The three records under consideration here share a certain sensibility, not in style but in approach and in effect. Quiet prevails here, both in the presentation of the music and in the temperament, if you will, these artists embrace. Although Terry Allen does go off on a certain “son of a bitch” in “Queenie’s Song,” emotional flareups such as his are the exception to the rule in this impressive trio of medium-cool long players. The steadiness of the performances throughout may not be to everyone’s taste, but there is certainly something uplifting about the artists restraining themselves just so, and by degrees, in order to be heard. Hailing from disparate precincts—Terry Allen from Texas; professional instrument makers Pharis and Jason Romero from British Columbia; the Williamson Brothers from North Carolina—the principals share a high level of craftsmanship and erudition, flash some wit along the way, and generally make a listener sit up and take notice by dint of their obvious commitment to making contact inexorably and incrementally from song to song, on through to the end of each album. In a distinctive but quiet way, each is quietly moving.
Terry Allen, ‘Queenie’s Song,’ from his new album, Bottom of the World
Terry Allen, a live version of his song ‘Hold On to the House,’ from his new album, Bottom of the World. He is accompanied by Bukka Allen on accordion, Richard Bowden on fiddle and Brain Standefer on cello. At Superfly’s Lone Star Music Emporium in San Marcos, TX, January 22, 2013.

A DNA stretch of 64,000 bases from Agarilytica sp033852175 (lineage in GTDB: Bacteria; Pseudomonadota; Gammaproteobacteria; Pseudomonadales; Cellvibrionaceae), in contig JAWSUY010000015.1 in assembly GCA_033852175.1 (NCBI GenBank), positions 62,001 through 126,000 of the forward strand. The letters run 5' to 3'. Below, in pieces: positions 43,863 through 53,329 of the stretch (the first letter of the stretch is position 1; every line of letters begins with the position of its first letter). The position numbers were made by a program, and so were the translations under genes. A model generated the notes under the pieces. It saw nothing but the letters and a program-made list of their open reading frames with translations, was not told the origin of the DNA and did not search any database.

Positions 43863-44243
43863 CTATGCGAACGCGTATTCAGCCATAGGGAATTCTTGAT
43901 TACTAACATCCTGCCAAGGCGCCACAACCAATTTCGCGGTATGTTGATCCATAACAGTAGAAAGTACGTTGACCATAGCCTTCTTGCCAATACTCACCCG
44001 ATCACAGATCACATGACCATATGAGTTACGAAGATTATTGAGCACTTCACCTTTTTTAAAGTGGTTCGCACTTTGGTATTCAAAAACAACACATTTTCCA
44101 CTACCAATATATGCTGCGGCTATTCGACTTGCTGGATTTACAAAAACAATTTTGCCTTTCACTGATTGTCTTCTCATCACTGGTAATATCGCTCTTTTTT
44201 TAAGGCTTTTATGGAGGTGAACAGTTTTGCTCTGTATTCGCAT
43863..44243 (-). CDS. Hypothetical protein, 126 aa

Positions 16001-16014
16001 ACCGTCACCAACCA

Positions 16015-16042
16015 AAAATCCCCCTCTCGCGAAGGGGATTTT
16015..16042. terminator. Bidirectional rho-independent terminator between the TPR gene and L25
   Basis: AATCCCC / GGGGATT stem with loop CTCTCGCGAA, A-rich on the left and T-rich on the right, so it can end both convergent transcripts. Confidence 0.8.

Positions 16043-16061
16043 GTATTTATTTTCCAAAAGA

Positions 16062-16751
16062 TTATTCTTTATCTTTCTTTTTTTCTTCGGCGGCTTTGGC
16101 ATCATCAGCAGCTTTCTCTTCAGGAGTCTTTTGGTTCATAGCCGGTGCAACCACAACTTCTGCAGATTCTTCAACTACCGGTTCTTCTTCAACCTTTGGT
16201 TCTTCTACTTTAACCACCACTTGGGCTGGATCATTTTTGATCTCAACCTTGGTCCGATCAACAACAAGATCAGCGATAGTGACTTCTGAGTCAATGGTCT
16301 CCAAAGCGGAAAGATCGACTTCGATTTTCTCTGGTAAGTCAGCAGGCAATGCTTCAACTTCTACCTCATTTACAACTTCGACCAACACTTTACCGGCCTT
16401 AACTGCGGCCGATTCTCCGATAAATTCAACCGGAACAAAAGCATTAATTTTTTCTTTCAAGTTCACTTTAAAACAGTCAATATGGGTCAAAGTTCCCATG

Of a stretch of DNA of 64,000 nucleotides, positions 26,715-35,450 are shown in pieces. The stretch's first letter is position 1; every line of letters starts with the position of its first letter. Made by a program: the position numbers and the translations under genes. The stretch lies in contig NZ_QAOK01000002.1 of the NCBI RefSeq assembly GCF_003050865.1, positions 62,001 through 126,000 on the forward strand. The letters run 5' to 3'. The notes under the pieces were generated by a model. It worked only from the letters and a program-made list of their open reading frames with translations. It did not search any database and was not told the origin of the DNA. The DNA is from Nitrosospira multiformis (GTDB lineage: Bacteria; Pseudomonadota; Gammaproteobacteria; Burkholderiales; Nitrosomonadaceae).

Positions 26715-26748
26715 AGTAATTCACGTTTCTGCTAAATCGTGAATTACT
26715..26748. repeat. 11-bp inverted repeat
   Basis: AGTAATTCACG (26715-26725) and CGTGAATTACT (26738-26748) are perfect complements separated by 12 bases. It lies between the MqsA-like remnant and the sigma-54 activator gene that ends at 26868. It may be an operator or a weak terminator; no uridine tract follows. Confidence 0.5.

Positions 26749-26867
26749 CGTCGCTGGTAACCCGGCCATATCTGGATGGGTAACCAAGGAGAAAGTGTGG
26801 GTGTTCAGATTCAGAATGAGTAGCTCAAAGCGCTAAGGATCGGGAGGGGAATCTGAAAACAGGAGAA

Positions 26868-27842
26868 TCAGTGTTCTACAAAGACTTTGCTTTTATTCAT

Terry Allen, who shares with Joe Ely, Jimmie Dale Gilmore and Butch Hancock the honor of being a Lubbock, Texas, sage, had not been heard from on record since 1999; then, all of a sudden, Bottom of the World surfaces and we remember his power to mesmerize with words and with the silences around those words. You can imagine his album’s 11 songs coming together over the course of a late night’s drive through the southwestern flatlands, as if he’d lit out from Lubbock, headed due west, and began engaging himself in existential interior monologues on back roads lit only by pale moonlight, and maybe he had the radio tuned to WWL and “The Road Gang”‘s Honest John Parker bumping around in the night, cueing up an obscure trucking song and warning of inclement weather across the state line, all the while promising he wouldn’t pass his cold along to any of his co-workers. It’s easy enough to imagine, on odysseys such as these, that the usual questions might not occur to you. Which may be why you concoct a delicately fingerpicked revenge fantasy aimed directly at the aforementioned SOB who shot your dog Queenie and by God is not going to get away with it. But as surely as heat rises, so does it subside, supplanted by a piercing, poignant query (“What the hell were you thinking/when you had Queenie in your sight?”) and the chill of a desolate burial day (“Queenie’s getting’ buried/it’s time to dig the hole/New Year’s Day in Santa Fe/broke mean and it broke cold”). You feel every bit of Allen’s pain as Bukka Allen lays on a funereal accordion hum and Lloyd Maines interjects steely, moaning slide sorties. And if you’re thinking about such things as Queenie’s conscience-less slayer, why, you might well get to wondering what such a person would do if he managed to make it past St. Peter’s pearly gates and found himself in a true paradise. Which is how you get to “Do They Dream of Hell in Heaven.” Framed by Maines’s beautiful pedal steel cries, you muse, “Do they dream of hell in heaven/are they restless with their reward/does God spend time with His angels/does he show them no regard?” Exit for a moment, and let Richard Bowden lay on the ache with an exquisite, tear-stained violin solo like Mark O’Connor at his most lyrical, and then return to wonder anew, “Do they wish they had been more sinful/then repented just before they died?” These important questions, born of solitude and perhaps sorrow as well, link directly to the ruminations couched in the eerie, shimmering ambiance of “Angels of the Wind,” which has the feel of a country church hymn in its solemn accordion and acoustic slide guitar backdrop but asks, “Is love just a dream of life’s better days/why do angels have wings/if they can’t fly away from the way that things are/to the way they should be/why do angels have wings if they never fly free?” Most certainly if you’re feeling such a deep sense of spiritual dislocation, if not outright alienation, you might compare your life to hiding in a movie where “you can’t tell/if you’re on the earth or in a diving bell/I’ve been in the dark all of my life/waitin’ for the Wake of the Red Witch.” Exactly why you’re fixated on a 1949 John Wayne film as a kind of metaphor for the faith you find elusive is unclear, but the song’s determinedly dark mood and your throaty delivery are enough to put a big chill into anyone. Hey, what’s ol’ Honest John got going on “The Road Gang” now? Damn, he’s good. Albuquerque, 50 miles. Giddy up go!